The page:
Govt-backed CSIRO report pre-empts road freight shifting to rail

Early results of a study across 140 commodities show an average transport cost reduction of 39 per cent by shifting freight from road to Inland Rail.

Approximately $170 million can be saved in transport costs each year according to the CSIRO supply chain analysis by shifting freight to Inland Rail for at least part of the journey.

Freight travelling the full length of Inland Rail between Melbourne and Brisbane is earmarked to achieve an even higher transport cost reduction of 44 per cent.

Deputy Prime Minister and Minister for Infrastructure, Transport and Regional Development Michael McCormack welcomed the early release of findings from the CSIRO Inland Rail Supply Chain Mapping Study as further proof of the benefits Inland Rail will unlock across Australia.

“In regional Australia distances between communities and towns, and towns and cities are measured in more than miles and minutes – they’re measured in the cost of moving essential goods where and when people need them,” the Deputy Prime Minister said.

Australian producers, manufacturers and growers as far away as Townsville, Perth and Launceston who have freight moved the full length of Inland Rail between Melbourne and Brisbane will likely achieve a higher transport cost reduction of 44 per cent.

Existing rail-based supply chains are estimated to see an annual cost reduction of around $21 million when shifting at least part of their route to Inland Rail while bringing extensive opportunities to regional Australia.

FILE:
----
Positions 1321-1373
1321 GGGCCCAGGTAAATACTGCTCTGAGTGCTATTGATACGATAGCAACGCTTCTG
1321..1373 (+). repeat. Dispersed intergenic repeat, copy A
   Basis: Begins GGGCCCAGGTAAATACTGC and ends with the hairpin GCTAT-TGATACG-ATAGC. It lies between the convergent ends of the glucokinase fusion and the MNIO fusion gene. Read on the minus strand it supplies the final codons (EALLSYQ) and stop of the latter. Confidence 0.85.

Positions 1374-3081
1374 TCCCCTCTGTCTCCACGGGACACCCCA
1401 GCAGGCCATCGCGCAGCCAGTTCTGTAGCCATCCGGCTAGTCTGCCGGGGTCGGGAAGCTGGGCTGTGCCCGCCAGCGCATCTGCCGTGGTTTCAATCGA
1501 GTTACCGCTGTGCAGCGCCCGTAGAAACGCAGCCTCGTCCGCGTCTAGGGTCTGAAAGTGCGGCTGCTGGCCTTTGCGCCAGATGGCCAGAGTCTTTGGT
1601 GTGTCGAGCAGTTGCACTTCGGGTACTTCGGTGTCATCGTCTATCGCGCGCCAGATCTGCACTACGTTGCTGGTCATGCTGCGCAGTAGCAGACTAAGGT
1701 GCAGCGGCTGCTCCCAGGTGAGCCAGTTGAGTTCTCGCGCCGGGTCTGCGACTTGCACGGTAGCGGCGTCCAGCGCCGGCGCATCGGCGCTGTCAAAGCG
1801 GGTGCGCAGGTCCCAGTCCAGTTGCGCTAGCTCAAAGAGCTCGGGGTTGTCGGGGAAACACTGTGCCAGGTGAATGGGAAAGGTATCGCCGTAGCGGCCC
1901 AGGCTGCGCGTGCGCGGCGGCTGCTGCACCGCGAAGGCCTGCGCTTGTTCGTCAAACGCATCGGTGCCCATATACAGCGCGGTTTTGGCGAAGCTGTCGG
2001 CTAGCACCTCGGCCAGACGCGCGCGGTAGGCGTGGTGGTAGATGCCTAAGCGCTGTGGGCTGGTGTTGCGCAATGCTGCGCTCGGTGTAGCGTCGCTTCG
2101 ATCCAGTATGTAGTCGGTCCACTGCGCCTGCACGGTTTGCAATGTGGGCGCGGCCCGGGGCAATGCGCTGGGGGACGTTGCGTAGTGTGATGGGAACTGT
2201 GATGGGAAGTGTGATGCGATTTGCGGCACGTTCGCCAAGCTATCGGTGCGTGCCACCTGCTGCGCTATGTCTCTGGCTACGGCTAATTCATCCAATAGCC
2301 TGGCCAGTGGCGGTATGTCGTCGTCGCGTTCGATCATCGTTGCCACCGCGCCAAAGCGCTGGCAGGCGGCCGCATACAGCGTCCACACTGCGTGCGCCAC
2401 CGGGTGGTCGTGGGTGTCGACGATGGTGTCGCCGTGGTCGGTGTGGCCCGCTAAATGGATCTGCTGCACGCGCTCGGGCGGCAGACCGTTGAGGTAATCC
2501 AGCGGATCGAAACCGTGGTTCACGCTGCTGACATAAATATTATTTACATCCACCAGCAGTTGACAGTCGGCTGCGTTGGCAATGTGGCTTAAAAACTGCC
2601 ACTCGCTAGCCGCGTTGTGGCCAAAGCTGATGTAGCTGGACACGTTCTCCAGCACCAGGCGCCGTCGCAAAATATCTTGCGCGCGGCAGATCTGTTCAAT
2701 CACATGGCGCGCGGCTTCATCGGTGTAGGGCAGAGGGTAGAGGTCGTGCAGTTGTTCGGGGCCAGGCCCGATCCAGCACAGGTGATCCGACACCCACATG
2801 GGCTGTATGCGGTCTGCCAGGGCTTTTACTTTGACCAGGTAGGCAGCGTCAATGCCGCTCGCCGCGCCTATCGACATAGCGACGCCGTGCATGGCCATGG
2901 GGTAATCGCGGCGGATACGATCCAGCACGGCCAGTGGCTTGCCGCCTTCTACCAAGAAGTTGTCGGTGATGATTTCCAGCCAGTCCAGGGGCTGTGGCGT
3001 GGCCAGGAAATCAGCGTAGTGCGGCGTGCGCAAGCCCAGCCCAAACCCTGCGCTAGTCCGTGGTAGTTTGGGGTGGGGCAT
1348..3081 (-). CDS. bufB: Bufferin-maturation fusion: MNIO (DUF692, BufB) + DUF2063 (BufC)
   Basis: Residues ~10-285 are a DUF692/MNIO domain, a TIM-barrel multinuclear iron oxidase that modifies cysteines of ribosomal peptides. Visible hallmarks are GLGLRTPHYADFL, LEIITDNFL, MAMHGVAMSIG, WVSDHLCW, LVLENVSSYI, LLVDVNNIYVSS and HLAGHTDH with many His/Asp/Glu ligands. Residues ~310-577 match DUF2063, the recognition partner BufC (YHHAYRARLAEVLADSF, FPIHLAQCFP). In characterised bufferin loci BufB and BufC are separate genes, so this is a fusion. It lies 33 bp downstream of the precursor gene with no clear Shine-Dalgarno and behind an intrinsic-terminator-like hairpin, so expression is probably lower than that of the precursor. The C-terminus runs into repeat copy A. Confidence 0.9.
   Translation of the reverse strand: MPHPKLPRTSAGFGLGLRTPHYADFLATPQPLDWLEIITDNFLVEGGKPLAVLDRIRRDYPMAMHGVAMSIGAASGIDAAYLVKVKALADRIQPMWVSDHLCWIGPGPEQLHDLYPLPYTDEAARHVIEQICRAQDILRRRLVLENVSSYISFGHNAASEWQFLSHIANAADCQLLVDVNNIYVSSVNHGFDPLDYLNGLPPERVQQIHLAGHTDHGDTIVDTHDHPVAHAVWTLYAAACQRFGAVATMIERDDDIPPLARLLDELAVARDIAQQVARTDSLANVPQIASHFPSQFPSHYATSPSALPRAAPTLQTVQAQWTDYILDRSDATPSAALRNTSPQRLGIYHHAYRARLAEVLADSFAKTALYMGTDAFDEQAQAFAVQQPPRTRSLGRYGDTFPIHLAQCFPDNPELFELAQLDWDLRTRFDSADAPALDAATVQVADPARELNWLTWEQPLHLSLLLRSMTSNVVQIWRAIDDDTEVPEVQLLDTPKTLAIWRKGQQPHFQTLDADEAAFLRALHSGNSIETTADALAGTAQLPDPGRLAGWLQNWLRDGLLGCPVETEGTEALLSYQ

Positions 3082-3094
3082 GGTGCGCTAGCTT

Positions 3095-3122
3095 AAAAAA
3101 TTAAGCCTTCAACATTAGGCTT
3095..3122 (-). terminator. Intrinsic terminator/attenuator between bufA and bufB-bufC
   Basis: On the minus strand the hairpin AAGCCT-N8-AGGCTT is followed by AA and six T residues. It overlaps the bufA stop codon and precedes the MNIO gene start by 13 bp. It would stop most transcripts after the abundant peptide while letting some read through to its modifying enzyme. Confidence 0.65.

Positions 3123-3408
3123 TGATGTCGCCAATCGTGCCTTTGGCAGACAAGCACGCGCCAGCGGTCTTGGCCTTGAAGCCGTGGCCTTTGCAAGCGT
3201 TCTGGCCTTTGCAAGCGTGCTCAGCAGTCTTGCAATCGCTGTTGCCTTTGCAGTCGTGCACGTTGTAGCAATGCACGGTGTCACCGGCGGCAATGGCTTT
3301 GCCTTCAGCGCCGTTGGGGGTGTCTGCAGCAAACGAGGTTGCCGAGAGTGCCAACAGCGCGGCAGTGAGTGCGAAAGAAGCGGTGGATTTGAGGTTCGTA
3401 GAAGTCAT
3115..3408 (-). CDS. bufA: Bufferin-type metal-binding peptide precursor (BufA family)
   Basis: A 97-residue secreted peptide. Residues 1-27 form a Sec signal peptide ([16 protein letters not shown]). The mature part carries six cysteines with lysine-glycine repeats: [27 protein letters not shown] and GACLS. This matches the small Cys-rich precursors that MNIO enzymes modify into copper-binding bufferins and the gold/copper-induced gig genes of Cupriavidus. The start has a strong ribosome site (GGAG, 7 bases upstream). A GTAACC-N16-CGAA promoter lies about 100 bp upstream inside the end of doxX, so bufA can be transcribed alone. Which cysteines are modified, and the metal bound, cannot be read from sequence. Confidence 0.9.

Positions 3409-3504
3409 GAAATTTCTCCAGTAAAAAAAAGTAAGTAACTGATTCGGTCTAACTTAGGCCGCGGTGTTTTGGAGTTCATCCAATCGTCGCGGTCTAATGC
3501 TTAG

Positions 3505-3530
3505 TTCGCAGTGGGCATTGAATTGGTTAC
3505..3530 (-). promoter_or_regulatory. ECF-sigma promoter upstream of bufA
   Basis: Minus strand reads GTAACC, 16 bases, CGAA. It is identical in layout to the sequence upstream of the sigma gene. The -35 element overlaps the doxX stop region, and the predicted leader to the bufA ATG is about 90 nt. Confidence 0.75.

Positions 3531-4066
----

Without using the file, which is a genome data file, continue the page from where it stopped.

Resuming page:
“This study is the green light signalling to the industry to start planning now because the potential cost savings for being connected to, or close by, Inland Rail are immense for farmers and regional businesses,” said Minister for Regional Health, Regional Communications and Local Government and Federal Member for Parkes Mark Coulton.

“Heavier, faster freight trains will divert non-bulk products from roads and provide the competitive edge regional Australia has been calling for,” he said.

Concrete World in Dubbo is just one business reconsidering options to move their freight with rail.

Director Troy Paton said Inland Rail will be a welcome freight option, provided it can deliver the cost reductions outlined in CSIRO’s study.

“Up to 39 per cent savings on the cost of moving freight is huge in this industry,” said Patton.

“We will definitely be looking at Inland Rail for our future freight needs,” he said.

“Additionally, it will assist us with further expansion of the business. The time delays in moving freight over the Blue Mountains are a constant constraint.”

The Transport Network Strategic Investment Tool (TraNSIT), developed by Australia’s national science agency CSIRO, was used to analyse existing freight supply chains and the potential cost reductions based on future infrastructure investments or operational changes.

“Our computer logistics tool can identify the transport benefits to every supply chain using Inland Rail and analyse potential savings over the long term. It can also be used to test future scenarios and transport technologies,” CSIRO’s TraNSIT project leader Dr Andrew Higgins said.

Last year CSIRO received $459 million in funding from the Federal Government to redeem industry partnership revenue lines decimated by the COVID-19 pandemic.

The $459 million in funding is over four years with $133 million allocated to the country’s peak science research organisation this year.

Full results of the CSIRO Inland Rail Supply Chain Mapping Study will detail the potential cost savings for 140 commodities and is expected to be released in coming months.

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